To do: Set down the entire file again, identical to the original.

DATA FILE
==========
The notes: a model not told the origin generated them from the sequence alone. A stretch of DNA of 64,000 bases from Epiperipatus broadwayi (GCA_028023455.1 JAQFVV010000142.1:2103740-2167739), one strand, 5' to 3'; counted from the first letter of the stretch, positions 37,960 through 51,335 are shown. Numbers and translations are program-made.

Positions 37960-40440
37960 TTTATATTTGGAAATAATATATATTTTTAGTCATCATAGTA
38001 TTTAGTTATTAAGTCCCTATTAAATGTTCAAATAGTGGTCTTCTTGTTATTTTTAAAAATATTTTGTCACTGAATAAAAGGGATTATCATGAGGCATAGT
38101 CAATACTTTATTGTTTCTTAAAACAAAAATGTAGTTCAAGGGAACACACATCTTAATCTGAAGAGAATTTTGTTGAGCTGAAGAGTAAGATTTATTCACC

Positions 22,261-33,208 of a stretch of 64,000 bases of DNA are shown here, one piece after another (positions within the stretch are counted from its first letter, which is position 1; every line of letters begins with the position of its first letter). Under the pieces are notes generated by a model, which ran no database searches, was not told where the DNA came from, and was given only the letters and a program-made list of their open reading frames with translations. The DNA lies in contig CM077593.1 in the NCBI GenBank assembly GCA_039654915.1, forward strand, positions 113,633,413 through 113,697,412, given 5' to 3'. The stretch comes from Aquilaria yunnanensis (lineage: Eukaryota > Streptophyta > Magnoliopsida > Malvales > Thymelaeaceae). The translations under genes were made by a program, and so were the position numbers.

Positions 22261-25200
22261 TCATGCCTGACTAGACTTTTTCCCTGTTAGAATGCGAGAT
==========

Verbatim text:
The notes: a model not told the origin generated them from the sequence alone. A stretch of DNA of 64,000 bases from Epiperipatus broadwayi (GCA_028023455.1 JAQFVV010000142.1:2103740-2167739), one strand, 5' to 3'; counted from the first letter of the stretch, positions 37,960 through 51,335 are shown. Numbers and translations are program-made.

Positions 37960-40440
37960 TTTATATTTGGAAATAATATATATTTTTAGTCATCATAGTA
38001 TTTAGTTATTAAGTCCCTATTAAATGTTCAAATAGTGGTCTTCTTGTTATTTTTAAAAATATTTTGTCACTGAATAAAAGGGATTATCATGAGGCATAGT
38101 CAATACTTTATTGTTTCTTAAAACAAAAATGTAGTTCAAGGGAACACACATCTTAATCTGAAGAGAATTTTGTTGAGCTGAAGAGTAAGATTTATTCACC

Positions 22,261-33,208 of a stretch of 64,000 bases of DNA are shown here, one piece after another (positions within the stretch are counted from its first letter, which is position 1; every line of letters begins with the position of its first letter). Under the pieces are notes generated by a model, which ran no database searches, was not told where the DNA came from, and was given only the letters and a program-made list of their open reading frames with translations. The DNA lies in contig CM077593.1 in the NCBI GenBank assembly GCA_039654915.1, forward strand, positions 113,633,413 through 113,697,412, given 5' to 3'. The stretch comes from Aquilaria yunnanensis (lineage: Eukaryota > Streptophyta > Magnoliopsida > Malvales > Thymelaeaceae). The translations under genes were made by a program, and so were the position numbers.

Positions 22261-25200
22261 TCATGCCTGACTAGACTTTTTCCCTGTTAGAATGCGAGAT